• author
    • Matthew Najmowicz

    • March 18, 2013 in Columnists

    It’s quiet all along the frontier

    It has been a quiet week on the outpost — some would call it home. 

    Most people wouldn’t necessarily complain about such an uneventful week that had the excitement level of watching two turtles mating.  I am not complaining about it — I am simply underscoring the anti-highlights. 

    The news cycle for the week was absolutely boring.  Most of my friends had very little to say and had uneventful weeks.  My local friends are pretty quiet and everything is pretty much on an even keel.  

    I wrote one column that was published last Monday, and I have four saved half-columns that were not really on par with what people are accustomed to me writing about: nerdiness and politics.  They sit on my desktop on my netbook taunting me and ridiculing me that I haven’t finished them yet.  Those bastards!  I’ll get my revenge on them in due time!

    One ongoing personal anecdote that I will share: my dog Shelby is about 14 years old.  For a German Shepard/Collie mix, this makes her a very advanced senior citizen.  Lately, her hind legs are getting more noticeably shaky and it’s making it harder for her to walk around and go to the lady’s room outside.  This is partly because of the weather, which has been cold and windy, and partly because she’s reaching the end of her natural life span.  Poor Shelby and her achy legs — my hairy valentine.   

    I am usually someone who rolls his eyes and mocks people who refer to their pets as “fur babies.”  Usually I get annoyed with this type of person rather quickly, and yet here I sit and think when Shelby passes away, I will miss her.  I always walk her and makes sure she has many chances to poop outside.  I sneak Shelby treats when people are yelling at her, even when she makes a mess on the floor.  Once in awhile a piece of pepperoni or other cooked meats end up in her dish.  I don’t know how the pepperoni got there, but it magically appears.  Perhaps it’s a pepperoni fairy.    

    Anyways, Shelby is declining and getting older.  It sucks.  It will suck just like when Isis the cat died. He was around 8 when he passed on. 

    When the chaos and breakneck pace of life calms down, I have to think about things that really matter, mostly this pertains to my two sisters, Mary and Elizabeth.

    I had a chance to talk to Mary on the phone Monday.  We chatted for about 80 minutes or so.  It’s always good to hear from her.  She moved out to Indiana to be with her now husband, Jai. 

    My local sister Elizabeth and I were supposed to meet up with a college friend of mine Anne for lunch.  I was really looking forward to the three of us hanging out and having lunch.  Another time I suppose. 

    So, it’s been five days of uneventful bullshit for the week.  I wish I had a pearl of wisdom to lob at you or something witty or funny to say.  Instead, I was in the middle of reading two books during the week.

    First book I read was SD Salinger’s The Catcher in the Rye.  It was a really good book.  I am not bullshitting you.  That was my tribute to Holden Caulfield.  Anyways, teenage angst is still teenage angst.  I swear, this is the perfect mirror to a person who is 15-20 years old.  Holden is one of the great antiheroes ever written.  I have to agree with him — protocol, pleasantries and most social graces are a pain in the ass.  The book just made me laugh.  This book I finished.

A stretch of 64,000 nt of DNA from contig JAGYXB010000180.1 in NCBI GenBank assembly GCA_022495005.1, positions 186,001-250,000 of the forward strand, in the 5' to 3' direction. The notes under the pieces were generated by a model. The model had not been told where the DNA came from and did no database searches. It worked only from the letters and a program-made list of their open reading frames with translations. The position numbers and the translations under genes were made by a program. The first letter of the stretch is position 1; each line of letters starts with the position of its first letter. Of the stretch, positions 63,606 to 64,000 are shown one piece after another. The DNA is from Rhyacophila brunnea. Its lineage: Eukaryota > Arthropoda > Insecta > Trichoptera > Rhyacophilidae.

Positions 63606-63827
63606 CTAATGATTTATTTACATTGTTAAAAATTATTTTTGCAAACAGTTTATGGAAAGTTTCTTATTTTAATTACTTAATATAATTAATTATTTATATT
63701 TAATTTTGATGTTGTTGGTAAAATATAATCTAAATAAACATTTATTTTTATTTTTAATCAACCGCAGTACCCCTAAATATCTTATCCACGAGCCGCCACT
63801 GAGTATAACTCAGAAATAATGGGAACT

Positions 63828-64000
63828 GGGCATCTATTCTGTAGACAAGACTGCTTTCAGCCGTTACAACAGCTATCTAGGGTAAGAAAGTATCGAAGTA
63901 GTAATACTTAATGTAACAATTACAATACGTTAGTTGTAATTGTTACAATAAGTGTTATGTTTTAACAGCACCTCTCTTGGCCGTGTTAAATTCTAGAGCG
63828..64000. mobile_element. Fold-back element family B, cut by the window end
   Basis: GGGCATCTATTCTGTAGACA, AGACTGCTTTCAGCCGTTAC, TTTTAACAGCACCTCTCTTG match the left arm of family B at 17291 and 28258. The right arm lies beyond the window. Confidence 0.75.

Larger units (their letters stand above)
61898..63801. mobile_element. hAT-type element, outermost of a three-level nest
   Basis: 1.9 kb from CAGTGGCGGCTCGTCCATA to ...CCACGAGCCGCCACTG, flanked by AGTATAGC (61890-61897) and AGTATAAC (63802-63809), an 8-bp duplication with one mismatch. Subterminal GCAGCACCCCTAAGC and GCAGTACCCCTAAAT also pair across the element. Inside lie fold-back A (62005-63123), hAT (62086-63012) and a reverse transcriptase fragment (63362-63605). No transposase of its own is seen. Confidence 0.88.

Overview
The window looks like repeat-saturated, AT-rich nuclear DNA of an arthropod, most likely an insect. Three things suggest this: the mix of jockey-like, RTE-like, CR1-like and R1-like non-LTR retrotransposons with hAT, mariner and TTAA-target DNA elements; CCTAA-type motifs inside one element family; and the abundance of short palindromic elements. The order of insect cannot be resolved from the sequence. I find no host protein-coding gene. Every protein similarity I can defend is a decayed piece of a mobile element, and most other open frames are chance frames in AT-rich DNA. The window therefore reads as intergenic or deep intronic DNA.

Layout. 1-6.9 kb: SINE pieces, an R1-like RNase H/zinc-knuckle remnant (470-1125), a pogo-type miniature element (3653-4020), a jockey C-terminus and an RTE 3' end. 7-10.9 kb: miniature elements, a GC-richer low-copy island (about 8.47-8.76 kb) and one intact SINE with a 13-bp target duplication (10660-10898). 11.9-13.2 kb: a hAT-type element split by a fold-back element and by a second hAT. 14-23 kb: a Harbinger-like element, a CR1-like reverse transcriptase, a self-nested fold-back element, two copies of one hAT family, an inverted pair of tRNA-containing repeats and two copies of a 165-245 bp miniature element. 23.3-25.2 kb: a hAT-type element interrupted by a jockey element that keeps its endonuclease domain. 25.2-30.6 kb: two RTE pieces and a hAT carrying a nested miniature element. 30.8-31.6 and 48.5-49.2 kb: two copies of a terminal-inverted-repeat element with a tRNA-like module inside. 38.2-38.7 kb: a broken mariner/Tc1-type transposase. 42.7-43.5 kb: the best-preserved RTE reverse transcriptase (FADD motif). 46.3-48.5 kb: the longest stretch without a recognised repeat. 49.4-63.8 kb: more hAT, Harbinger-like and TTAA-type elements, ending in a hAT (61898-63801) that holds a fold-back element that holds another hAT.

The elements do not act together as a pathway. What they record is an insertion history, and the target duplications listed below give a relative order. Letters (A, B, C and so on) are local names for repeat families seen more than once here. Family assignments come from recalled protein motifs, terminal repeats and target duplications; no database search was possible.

The other book which I am still wading through is Christopher Hitchens’s Arguably Essays.  Here’s my beef with him: he is brilliant, he is funny, he is a prick, and you can’t pin him down.  Much in the same vein of Thomas Jefferson, he had to quote his friend to enemy to bestest bud again John Adams “a peculiar felicity for expression.”  And also in the same vein of Thomas Jefferson, it’s hard to see which side is up with the guy.  Is Hitchens a Neoconservative or, as he claimed toward the end of his life, still a Leftist?   Sometimes I read an essay of his and I barely understand what he’s blathering on about because he gets very inside baseball about everything.  This is the curse of a polymath.  However he had quite the extraordinary life and I suppose his ideological ambiguity is a testament to the life of a man or woman, that is to say that life is more fluid and just calls for what the situation requires — right?   

    Anyways, it has been a quiet week.

      • davidlacy

      • March 18, 2013 at 9:11 am
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      Hitchens and Salinger are perfect for a week in which nothing seems meaningful. I really enjoyed this “simple” piece.

      • Kelvin

      • March 18, 2013 at 3:17 pm
      • Reply

      It may have been an externally quiet week but judging by what you wrote here of your dog, your family and two great writers, it wasn’t a quiet week internally. Your gray matter was working hard. Matt, your mind’s like a shark, always moving. On the prowl.

    • Thanks guys. I felt like a week without anything worth mentioning. Go figure.

      • Maya North

      • March 18, 2013 at 7:00 pm
      • Reply

      I have learned to cherish quiet weeks since often that’s the stillness right before life winds up a fist to punch me…

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